If you say you understand God, it’s not God you understand. You’ve probably heard or read something like this in dozens of books, sermons and lectures over the last 1700 years or so (but with a renewed vigor in the last 20). Usually, it’s used as an argument against certainty, especially about our knowledge of God.
To say we know anything about God is presumptuous some suggest. Wouldn’t it be better to admit just how little we know? Turning to Augustine, some even seek an ally, for, as he wrote:
We are speaking of God. Is it any wonder if you do not comprehend? For if you comprehend, it is not God you comprehend. Let it be a pious confession of ignorance rather than a rash profession of knowledge. To attain some slight knowledge of God is a great blessing; to comprehend him, however, is totally impossible.[1. Augustine, Lectures on the Gospel of John, as quoted in Reformed Dogmatics, vol 2, 48]
But is Augustine truly an ally—is he the undoer of their arguments? For to be sure, one who would argue that we can exhaustively know God’s thoughts and intentions, his character and his being… those who suggest such things are speaking too quickly (and foolishly).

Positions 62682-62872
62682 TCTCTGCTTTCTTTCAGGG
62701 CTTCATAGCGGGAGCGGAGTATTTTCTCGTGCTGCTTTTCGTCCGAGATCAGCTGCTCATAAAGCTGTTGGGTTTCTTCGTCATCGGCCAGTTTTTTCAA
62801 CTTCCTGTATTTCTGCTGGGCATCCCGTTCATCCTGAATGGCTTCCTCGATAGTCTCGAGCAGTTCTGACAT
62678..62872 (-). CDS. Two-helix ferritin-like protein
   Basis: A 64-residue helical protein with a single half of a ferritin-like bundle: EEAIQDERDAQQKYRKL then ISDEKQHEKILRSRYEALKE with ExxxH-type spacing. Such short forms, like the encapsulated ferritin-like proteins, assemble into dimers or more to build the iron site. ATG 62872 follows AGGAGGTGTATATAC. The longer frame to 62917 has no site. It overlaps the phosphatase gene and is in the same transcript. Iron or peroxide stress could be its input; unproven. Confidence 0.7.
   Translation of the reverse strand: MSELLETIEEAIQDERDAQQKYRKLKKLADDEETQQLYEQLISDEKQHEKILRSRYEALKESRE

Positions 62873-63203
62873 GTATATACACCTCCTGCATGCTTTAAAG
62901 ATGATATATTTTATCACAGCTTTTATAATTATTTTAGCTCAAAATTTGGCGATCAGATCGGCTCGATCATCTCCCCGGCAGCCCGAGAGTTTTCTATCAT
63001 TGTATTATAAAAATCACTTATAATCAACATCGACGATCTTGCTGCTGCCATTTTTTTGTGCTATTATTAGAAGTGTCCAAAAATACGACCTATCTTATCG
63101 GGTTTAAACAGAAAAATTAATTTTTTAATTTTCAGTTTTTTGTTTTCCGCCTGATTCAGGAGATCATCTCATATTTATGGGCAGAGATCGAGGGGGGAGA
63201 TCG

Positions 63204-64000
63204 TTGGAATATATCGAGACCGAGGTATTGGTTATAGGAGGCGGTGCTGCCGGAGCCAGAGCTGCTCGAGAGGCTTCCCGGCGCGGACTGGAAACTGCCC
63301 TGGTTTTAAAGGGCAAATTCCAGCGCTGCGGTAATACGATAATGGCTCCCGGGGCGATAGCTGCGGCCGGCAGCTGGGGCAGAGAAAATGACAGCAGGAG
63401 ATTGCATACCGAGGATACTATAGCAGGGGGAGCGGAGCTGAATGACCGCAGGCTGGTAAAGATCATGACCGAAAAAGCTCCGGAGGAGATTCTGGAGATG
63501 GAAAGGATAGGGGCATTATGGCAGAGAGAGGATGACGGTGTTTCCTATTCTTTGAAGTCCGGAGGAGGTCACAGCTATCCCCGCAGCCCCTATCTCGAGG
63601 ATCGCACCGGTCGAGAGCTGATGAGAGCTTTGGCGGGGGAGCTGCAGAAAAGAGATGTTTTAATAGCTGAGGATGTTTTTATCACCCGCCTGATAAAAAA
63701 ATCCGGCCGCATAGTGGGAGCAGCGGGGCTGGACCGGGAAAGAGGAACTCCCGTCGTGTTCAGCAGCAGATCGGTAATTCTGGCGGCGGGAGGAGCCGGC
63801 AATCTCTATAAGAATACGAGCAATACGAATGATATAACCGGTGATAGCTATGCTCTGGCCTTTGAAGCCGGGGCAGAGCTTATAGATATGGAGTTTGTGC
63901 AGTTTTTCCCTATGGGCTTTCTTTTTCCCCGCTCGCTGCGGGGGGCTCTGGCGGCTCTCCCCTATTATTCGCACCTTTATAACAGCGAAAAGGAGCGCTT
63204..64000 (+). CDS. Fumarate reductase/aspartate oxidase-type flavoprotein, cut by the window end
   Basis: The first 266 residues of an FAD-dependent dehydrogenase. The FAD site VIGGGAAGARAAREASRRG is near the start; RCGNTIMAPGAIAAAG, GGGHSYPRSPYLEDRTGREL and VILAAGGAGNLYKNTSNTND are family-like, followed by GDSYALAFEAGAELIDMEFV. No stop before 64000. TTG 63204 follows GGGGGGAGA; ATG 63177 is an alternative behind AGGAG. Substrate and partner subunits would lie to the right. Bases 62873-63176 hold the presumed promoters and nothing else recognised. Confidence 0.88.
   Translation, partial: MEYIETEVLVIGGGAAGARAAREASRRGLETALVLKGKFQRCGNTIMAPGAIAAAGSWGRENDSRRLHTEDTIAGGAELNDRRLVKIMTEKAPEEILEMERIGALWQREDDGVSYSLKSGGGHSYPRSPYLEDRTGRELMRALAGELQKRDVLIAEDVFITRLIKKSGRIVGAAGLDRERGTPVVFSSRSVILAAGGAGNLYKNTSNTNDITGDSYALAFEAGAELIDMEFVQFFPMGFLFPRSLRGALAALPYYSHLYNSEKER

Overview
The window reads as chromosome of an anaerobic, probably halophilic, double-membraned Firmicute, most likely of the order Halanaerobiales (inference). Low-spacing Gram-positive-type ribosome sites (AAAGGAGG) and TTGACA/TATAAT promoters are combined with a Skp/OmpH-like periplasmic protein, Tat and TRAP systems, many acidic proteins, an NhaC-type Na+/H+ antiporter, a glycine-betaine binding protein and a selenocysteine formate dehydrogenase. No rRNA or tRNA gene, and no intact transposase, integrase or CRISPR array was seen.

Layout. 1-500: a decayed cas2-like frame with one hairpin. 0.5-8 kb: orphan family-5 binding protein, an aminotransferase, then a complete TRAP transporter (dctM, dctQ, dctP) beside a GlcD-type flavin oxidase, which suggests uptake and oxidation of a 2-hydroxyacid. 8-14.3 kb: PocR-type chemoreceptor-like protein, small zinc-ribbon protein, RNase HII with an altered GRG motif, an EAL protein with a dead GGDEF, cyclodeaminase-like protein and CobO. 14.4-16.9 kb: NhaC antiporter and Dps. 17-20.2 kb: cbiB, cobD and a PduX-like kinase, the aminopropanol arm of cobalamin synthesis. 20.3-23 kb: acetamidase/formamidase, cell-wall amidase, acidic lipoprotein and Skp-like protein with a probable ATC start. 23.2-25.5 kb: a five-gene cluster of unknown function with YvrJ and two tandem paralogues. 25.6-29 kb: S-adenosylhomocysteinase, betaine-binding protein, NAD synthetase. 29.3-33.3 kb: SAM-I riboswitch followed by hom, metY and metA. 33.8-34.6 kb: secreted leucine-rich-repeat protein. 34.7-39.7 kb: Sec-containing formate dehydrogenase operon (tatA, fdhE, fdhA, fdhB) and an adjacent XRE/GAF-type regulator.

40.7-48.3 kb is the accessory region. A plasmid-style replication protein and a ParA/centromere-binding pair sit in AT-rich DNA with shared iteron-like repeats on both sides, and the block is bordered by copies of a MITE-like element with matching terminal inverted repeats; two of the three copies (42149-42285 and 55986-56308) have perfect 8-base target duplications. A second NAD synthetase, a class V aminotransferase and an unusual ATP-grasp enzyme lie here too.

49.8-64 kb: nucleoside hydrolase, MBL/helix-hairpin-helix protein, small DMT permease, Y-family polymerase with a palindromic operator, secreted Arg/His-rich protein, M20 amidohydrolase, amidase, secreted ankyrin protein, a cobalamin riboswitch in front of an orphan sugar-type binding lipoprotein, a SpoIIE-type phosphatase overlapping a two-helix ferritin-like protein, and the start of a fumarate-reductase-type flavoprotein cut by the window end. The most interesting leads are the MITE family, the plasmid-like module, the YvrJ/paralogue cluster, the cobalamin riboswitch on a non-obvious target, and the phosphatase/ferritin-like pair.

But a lack of comprehension—our inability to fully and exhaustively know God—does not mean we cannot know something. Remember that, even as Augustine said it is impossible to comprehend him, “to attain some slight knowledge of God is a great blessing.” Which means: there is something of God that is knowable.
What Augustine reminds us of is our ability to apprehend God. To grasp something of him. And certainly, this is no arrogant thing to say, for God desires for us to know him. Were that not the case, he would not have revealed himself to us, in creation, in his written Word, and most fully in the person of Jesus Christ.
In creation, we see God’s creativity, his love of beauty, his precision and attention to detail, among other things. In the Bible, we are given his character and declared will, his plans and purposes for this world and its inhabitants. And in Jesus, we see all of what has been known of God in the abstract—his justice and mercy, compassion and commandments—most fully and tangibly expressed. Do we understand it all fully? Of course not. It is far too much for us. But to grasp something of God—to begin to understand what he reveals to us—is a great blessing indeed.